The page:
Responding to our question, the Talmud instructs us:

22 The need to protect the promisee’s expectations is a recurring theme in the literature. See Alfred
Corbin, Contracts, Sec. 1, at 2 (1952), Charles Goetz and Robert Scott, “Enforcing Promises: An Examination of
the Basis of Contract,” Yale L.J. 1261, 1265-1271 (1980): 89.
On a rudimentary level, one of the bases of this expectation is that the conventional understanding of
promise-keeping is that promissors remain obligated even if the human calculus determines that “the best over-
all” would dictate otherwise. See Joseph Raz, “Promises and Obligations,” in Law, Morality and Society: Essays in
Honor of H.L.A. Hart (P. M. S. Hacker and J. Raz eds., 1977), 210, 221–22.
23 Stephen Smith, “Towards a Theory of Contract,” in Oxford Essays in Jurisprudence: Fourth Series(Jeremy
Horder, ed., 2000), 107, 113.
24 Admittedly, Scanlon concurs with Fried’s approach that the social practice of agreement making may
create certain expectations. However, the existence of these practices fails to explain why reneging upon
agreement is wrong. See Thomas Scanlon, “Promises and Practices,” Philosophy and Public Affairs 199 (1990): 19.
In fact, Fried concedes that the grounds for being morally obligated to fulfill a promise lie elsewhere. See Fried,
n. 14 above, 14. In Scanlon’s estimation, the moral duty for promise keeping derives from “general principles
arising from the interests that others have in being able to rely on expectations about what we are going to do.”
Thomas M. Scanlon, “Thickness and Theory,” J. Philosophy 275, 283 (2003): 100. For an elucidation of these
moral principles, see Thomas Scanlon, n. 10 above, 295–327.
25 John Searle, “How to Derive ‘Ought’ from ‘Is’,” Philosophical Review 43 (1964): 73. For the classic
critique of Searle’s approach, see R. M. Hare, “The Promising Game,” Rev. Internationale de Phil. 398 (1964): 18.

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If someone gives money to his friend to serve as his agent to go and purchase
wine for him during the season while the price was low. And he was negligent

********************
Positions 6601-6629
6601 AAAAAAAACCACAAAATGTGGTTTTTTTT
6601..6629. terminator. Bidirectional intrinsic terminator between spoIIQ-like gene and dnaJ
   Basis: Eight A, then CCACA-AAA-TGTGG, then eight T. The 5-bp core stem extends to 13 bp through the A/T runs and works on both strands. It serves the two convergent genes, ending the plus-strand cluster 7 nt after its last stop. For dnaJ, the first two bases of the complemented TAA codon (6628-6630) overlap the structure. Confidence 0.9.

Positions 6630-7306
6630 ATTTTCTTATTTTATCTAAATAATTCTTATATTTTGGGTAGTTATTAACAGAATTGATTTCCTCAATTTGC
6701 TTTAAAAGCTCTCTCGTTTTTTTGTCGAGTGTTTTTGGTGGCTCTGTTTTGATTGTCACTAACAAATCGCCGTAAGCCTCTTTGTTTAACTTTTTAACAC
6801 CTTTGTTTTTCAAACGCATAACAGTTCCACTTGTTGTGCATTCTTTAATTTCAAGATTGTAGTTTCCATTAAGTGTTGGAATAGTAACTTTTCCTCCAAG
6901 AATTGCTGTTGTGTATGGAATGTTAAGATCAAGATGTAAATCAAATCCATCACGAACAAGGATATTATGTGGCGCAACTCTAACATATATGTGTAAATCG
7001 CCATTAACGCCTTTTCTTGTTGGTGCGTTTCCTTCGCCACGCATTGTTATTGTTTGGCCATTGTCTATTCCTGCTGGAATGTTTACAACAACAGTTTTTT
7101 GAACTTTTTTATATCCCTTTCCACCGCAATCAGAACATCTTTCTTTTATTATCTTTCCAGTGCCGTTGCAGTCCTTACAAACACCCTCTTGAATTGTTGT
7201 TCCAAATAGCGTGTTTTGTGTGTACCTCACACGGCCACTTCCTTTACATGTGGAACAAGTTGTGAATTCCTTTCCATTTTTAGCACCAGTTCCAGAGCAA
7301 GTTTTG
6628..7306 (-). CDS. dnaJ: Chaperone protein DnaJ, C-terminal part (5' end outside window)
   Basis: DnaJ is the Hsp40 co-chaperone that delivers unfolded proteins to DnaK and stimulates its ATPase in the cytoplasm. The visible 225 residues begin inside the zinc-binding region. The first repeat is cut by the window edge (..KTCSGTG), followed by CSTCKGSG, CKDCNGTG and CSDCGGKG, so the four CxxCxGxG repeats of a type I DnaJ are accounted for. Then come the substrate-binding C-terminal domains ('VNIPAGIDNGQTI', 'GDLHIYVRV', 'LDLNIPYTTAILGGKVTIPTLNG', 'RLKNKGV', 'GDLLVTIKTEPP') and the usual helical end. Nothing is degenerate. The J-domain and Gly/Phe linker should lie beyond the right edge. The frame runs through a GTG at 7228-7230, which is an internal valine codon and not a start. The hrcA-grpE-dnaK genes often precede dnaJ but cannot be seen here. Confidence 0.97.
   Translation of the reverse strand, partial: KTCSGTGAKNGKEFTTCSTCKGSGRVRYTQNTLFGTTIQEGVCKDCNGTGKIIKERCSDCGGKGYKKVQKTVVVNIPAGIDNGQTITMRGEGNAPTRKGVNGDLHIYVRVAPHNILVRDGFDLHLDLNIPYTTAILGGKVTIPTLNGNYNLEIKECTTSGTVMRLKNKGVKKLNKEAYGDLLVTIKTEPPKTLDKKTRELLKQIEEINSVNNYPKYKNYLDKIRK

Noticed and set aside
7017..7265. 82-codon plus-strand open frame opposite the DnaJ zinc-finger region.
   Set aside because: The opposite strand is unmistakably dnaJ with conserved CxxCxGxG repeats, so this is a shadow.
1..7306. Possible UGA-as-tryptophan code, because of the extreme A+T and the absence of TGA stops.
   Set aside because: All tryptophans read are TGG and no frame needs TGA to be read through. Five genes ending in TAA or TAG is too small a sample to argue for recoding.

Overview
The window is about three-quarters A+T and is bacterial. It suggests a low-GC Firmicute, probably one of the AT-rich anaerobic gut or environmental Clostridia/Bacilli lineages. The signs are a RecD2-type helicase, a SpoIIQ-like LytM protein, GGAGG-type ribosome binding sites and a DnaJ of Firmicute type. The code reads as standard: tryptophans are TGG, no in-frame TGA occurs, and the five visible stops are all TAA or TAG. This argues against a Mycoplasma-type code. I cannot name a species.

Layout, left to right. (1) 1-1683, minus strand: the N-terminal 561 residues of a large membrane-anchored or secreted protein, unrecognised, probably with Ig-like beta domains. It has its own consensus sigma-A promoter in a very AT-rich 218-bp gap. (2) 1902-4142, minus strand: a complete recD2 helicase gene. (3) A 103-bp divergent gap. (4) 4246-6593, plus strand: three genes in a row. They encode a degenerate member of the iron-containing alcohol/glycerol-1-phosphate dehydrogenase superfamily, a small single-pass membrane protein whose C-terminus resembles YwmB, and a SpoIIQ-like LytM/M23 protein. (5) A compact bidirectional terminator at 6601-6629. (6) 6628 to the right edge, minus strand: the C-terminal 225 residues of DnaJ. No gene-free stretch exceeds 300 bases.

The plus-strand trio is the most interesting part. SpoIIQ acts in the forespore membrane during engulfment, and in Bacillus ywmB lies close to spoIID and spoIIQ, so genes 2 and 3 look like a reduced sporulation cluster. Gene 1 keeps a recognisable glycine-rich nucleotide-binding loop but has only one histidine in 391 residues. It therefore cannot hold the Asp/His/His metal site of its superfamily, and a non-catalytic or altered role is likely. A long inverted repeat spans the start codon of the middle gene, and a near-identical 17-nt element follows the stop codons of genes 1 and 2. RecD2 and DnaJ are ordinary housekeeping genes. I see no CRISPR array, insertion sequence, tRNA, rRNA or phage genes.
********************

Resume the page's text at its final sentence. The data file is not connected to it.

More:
and failed to buy it the law is that he has to pay him wine according to the low
price. . . .26
Here, a promise was made, the promisee relied upon the promisor, and the prom-
isee incurred pecuniary loss. The Talmud concludes that the promisor is liable to
compensate for the harm suffered. Should we infer from this ruling that induced
reliance affords a judicial remedy in the case of an explicit promise unaccompanied
by the execution of a kinyan?
The dominant approach is that compensation resulting from a breach of an
induced-reliance obligation is because the promisor explicitly agreed at the time the
agreement was executed to reimburse the promisee for such loss resulting from
failure to consummate the wine purchase. In other words, in the absence of said
agreement, any harm suffered from reliance would be unrecoverable. Reliance of
the promisee upon the oral commitment of the promisor does not engender
monetary liability.27
Even pursuant to the minority opinion, however, promissory reliance will only
engender monetary liability if it is a halakhically enforceable promise. As R. Aaron
b. Joseph ha-Levi (Ra’ah, Spain, c. 1235–1300) notes:
Here (Bava Metsi’a 73b), even though the agent did not contractually agree to
assume liability [for failure to fulfill his promise], since the principal gave him
money with which to purchase merchandise, and the principal would have either
purchased it himself or arranged for another to do so had not the agent promised
to do so, and the principal relied upon him and gave him the money based upon
the reliance; for that reason the agent is liable to pay the loss caused by the
reliance on his promise.28
Ra’ah’s position contains four propositions. The first is that one does not require an
agreement that explicitly stipulates that consequential damages are recoverable.
The second proposition is that in the absence of such agreement, by giving money
to the agent to effectuate a wine purchase at a location where the selling price was
lower than others give, the promisee relied upon the promisor’s compliance. The